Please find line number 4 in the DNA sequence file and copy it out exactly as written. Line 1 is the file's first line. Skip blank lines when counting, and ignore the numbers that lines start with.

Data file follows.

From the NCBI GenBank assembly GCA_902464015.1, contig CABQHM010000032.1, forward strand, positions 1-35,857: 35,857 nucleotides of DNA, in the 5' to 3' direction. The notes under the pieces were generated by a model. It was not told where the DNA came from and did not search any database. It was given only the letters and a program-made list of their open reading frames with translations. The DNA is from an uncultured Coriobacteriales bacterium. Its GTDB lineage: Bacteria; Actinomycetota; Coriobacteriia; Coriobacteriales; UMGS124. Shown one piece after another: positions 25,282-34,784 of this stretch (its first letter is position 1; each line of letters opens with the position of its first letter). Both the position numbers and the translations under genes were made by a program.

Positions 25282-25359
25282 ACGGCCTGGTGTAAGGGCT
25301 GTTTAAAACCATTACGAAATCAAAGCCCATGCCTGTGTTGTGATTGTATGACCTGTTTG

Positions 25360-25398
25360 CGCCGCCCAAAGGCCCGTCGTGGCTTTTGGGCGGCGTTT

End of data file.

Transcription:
25301 GTTTAAAACCATTACGAAATCAAAGCCCATGCCTGTGTTGTGATTGTATGACCTGTTTG